A study conducted by the Development Action for Women Network (DAWN) in partnership with Foundation for Media Alternatives (FMA) 


The COVID-19 pandemic continues to impact on international migration (including labor migration) and on migrant workers. Women migrant workers particularly felt the abrupt changes of needing to return to their home country, to safely elude the SARS-CoV-2 virus, to reunite with their families, and to move on from earning incomes overseas to maintaining a livelihood at home. On the backdrop is a migrant-origin country, the Philippines, which has assisted over-600,000 repatriated and returnee overseas Filipino workers (OFWs) who were displaced by the pandemic. This qualitative case study research documents the lived experiences of 11 Filipino women returnee migrant workers on their repatriation, return migration and reintegration. It was found that these women returnees trekked different reintegration paths in the Philippines, as government assistance for thousands of returnees faced both extensive outreach efficiencies and logistical challenges. This study puts forward recommendations that can help make reintegration smooth for individual returnees and more efficient for migration-related government agencies.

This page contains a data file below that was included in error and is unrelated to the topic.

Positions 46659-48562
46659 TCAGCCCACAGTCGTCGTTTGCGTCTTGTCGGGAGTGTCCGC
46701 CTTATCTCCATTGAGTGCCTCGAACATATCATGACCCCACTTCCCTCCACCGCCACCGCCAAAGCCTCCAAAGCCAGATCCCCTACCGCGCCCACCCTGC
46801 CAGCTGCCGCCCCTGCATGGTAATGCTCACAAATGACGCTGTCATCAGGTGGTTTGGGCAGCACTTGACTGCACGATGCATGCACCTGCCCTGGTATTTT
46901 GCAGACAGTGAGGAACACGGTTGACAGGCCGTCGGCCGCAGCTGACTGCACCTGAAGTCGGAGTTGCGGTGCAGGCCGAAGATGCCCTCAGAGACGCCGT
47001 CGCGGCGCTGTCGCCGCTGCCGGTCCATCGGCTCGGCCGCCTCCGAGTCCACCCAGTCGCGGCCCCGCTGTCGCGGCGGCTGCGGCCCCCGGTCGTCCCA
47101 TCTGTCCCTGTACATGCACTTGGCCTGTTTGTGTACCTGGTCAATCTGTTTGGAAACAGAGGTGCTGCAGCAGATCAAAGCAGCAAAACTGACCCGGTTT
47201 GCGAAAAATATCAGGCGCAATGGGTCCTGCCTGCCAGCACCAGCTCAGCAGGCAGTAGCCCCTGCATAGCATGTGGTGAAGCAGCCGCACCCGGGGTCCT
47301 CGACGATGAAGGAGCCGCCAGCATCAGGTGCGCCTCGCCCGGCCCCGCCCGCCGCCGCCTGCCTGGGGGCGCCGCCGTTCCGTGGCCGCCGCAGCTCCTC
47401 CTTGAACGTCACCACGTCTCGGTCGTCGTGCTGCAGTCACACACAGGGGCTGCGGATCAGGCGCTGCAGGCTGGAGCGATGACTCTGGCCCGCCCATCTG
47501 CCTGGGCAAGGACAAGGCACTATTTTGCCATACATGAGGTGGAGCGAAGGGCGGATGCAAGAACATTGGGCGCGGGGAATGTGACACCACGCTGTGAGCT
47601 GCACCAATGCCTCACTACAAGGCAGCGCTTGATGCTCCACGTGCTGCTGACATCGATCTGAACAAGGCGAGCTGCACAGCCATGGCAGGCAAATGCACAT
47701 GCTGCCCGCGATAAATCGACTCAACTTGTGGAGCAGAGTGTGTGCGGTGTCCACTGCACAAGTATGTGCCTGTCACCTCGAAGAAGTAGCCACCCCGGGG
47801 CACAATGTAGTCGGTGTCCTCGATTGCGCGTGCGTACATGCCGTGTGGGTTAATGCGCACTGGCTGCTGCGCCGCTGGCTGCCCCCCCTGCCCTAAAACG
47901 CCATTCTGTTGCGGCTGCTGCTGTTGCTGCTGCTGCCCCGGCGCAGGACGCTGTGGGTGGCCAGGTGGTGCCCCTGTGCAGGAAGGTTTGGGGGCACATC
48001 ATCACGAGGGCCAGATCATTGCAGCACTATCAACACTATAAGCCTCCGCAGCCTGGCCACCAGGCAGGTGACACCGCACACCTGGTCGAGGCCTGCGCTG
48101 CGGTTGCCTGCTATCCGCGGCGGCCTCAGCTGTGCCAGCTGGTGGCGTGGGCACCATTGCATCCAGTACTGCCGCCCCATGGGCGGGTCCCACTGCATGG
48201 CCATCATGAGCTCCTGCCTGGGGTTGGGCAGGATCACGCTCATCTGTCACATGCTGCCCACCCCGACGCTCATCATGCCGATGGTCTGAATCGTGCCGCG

Categories: Human Rights


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